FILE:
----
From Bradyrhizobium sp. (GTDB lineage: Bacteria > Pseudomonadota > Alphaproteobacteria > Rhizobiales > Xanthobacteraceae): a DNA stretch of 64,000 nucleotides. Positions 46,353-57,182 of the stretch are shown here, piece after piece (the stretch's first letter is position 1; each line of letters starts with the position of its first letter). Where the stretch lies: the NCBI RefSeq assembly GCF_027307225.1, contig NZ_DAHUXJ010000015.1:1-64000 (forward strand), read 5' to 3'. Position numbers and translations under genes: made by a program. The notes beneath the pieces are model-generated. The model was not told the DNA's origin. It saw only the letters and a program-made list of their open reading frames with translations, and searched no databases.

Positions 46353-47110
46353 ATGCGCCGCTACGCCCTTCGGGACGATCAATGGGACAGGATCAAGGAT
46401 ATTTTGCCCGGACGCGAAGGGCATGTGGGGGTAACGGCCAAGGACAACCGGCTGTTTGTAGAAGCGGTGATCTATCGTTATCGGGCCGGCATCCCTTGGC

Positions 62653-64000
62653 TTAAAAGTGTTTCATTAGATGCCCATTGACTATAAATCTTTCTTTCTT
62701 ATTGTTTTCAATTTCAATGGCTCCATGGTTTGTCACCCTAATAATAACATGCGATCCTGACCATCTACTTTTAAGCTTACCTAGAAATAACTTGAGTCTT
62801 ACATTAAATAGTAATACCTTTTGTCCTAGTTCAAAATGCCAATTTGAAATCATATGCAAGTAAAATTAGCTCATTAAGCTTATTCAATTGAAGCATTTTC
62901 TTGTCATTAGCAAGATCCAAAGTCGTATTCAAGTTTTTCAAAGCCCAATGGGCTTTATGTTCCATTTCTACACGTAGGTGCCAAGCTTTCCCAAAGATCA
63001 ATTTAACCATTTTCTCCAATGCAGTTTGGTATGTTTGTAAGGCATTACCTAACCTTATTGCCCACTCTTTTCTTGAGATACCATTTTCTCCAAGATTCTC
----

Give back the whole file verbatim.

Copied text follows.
From Bradyrhizobium sp. (GTDB lineage: Bacteria > Pseudomonadota > Alphaproteobacteria > Rhizobiales > Xanthobacteraceae): a DNA stretch of 64,000 nucleotides. Positions 46,353-57,182 of the stretch are shown here, piece after piece (the stretch's first letter is position 1; each line of letters starts with the position of its first letter). Where the stretch lies: the NCBI RefSeq assembly GCF_027307225.1, contig NZ_DAHUXJ010000015.1:1-64000 (forward strand), read 5' to 3'. Position numbers and translations under genes: made by a program. The notes beneath the pieces are model-generated. The model was not told the DNA's origin. It saw only the letters and a program-made list of their open reading frames with translations, and searched no databases.

Positions 46353-47110
46353 ATGCGCCGCTACGCCCTTCGGGACGATCAATGGGACAGGATCAAGGAT
46401 ATTTTGCCCGGACGCGAAGGGCATGTGGGGGTAACGGCCAAGGACAACCGGCTGTTTGTAGAAGCGGTGATCTATCGTTATCGGGCCGGCATCCCTTGGC

Positions 62653-64000
62653 TTAAAAGTGTTTCATTAGATGCCCATTGACTATAAATCTTTCTTTCTT
62701 ATTGTTTTCAATTTCAATGGCTCCATGGTTTGTCACCCTAATAATAACATGCGATCCTGACCATCTACTTTTAAGCTTACCTAGAAATAACTTGAGTCTT
62801 ACATTAAATAGTAATACCTTTTGTCCTAGTTCAAAATGCCAATTTGAAATCATATGCAAGTAAAATTAGCTCATTAAGCTTATTCAATTGAAGCATTTTC
62901 TTGTCATTAGCAAGATCCAAAGTCGTATTCAAGTTTTTCAAAGCCCAATGGGCTTTATGTTCCATTTCTACACGTAGGTGCCAAGCTTTCCCAAAGATCA
63001 ATTTAACCATTTTCTCCAATGCAGTTTGGTATGTTTGTAAGGCATTACCTAACCTTATTGCCCACTCTTTTCTTGAGATACCATTTTCTCCAAGATTCTC